Cloud computing is coming, and coming fast. Some estimates show the market for cloud services growing at 25% per year. Cloud computing is perhaps the most fundamental and profound change yet to occur in IT. Compared with other endeavors, computing is still an incredibly immature activity, characterized by learn as you go methods — much as characterized the early days of medieval church architecture: that looks good; like the new dome; oops, it fell down; wonder why? Cloud computing represents a major maturational step for computing in general, abstracting away most of the lower layers from the necessary attention of users. It is the future of computing. And yet... And yet, will it, can it work in a biomedical research environment? Do the cloud-computing advantages that are so obvious in the for-profit sector apply as well (or work at all) in a grant-funded research environment? What are the attributes of the grant-funded research environment that raise issues, pose challenges, possibly create limits to the full deployment of cloud computing in that environment?
The invention of digital information storage technology is allowing the amount of stored information on Earth to grow at an incredible rate. In 1986, 99% of stored information was in analog form; today 99.9% is digital. When n is approaching all, that is, when it is possible to access data on all relevant subjects, analyses change in both quantitative and qualitative ways. If "de-identified" data sets can be joined with other data sets, de-identification becomes impossible.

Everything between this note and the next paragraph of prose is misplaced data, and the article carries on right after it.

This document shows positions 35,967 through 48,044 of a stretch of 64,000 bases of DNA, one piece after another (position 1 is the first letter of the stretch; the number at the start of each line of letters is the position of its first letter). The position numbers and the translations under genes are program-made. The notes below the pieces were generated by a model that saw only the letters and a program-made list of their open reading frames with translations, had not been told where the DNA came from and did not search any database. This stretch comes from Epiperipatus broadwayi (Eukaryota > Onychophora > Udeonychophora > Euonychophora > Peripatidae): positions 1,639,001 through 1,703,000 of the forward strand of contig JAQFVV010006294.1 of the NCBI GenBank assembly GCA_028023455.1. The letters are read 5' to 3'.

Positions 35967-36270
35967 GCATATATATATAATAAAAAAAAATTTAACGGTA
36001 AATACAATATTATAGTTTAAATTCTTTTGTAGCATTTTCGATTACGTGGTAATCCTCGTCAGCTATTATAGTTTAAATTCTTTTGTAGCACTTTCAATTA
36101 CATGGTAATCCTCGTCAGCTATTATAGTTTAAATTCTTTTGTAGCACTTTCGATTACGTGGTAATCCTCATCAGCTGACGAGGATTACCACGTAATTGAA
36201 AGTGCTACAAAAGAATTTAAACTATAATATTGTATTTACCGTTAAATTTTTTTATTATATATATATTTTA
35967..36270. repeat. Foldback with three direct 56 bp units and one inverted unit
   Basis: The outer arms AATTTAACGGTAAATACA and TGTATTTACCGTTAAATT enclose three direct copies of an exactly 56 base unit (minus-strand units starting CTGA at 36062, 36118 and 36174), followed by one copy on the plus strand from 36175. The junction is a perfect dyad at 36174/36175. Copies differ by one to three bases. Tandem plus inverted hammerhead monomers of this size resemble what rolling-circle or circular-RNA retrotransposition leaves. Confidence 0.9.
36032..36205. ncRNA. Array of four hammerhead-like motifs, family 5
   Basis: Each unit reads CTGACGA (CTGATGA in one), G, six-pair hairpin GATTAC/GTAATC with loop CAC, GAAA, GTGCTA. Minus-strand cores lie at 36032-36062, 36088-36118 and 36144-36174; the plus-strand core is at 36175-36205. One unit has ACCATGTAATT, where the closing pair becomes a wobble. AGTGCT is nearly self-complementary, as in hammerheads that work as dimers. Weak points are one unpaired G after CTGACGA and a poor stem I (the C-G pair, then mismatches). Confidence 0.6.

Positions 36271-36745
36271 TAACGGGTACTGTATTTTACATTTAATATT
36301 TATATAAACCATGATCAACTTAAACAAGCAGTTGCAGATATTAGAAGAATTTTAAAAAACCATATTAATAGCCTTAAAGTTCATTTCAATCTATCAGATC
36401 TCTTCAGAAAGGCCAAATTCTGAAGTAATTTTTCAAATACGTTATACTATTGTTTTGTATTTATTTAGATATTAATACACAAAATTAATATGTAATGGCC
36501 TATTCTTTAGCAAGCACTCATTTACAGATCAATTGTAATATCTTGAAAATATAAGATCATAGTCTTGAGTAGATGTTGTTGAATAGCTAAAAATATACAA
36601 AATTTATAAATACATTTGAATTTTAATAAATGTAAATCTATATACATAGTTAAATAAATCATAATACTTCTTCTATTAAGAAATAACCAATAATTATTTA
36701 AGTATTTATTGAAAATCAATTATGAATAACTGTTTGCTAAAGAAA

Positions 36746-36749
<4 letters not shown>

Bill Wurtz produces a genius summary of the entire world, big bang to now, in 20 minutes. The amount of accurate information (on physics, astronomy, biology, archaeology, history, philosophy, politics, and more) crammed into this brief, but fast-talking presentation is simply stunning. Watch for the quick summary of different schools of thought in ancient China (including the Legalists) — takes about a second. Nails it. It starts a little slow (there are several billions years to cover) but once the biology starts, it really gets moving. Stick with it until the microbes and you will probably watch it all the way through.
RJR Experience and Expertise
Robbins holds BS, MS, and PhD degrees in the life sciences. He served as a tenured faculty member in the Zoology and Biological Science departments at Michigan State University. He is currently exploring the intersection between genomics, microbial ecology, and biodiversity — an area that promises to transform our understanding of the biosphere.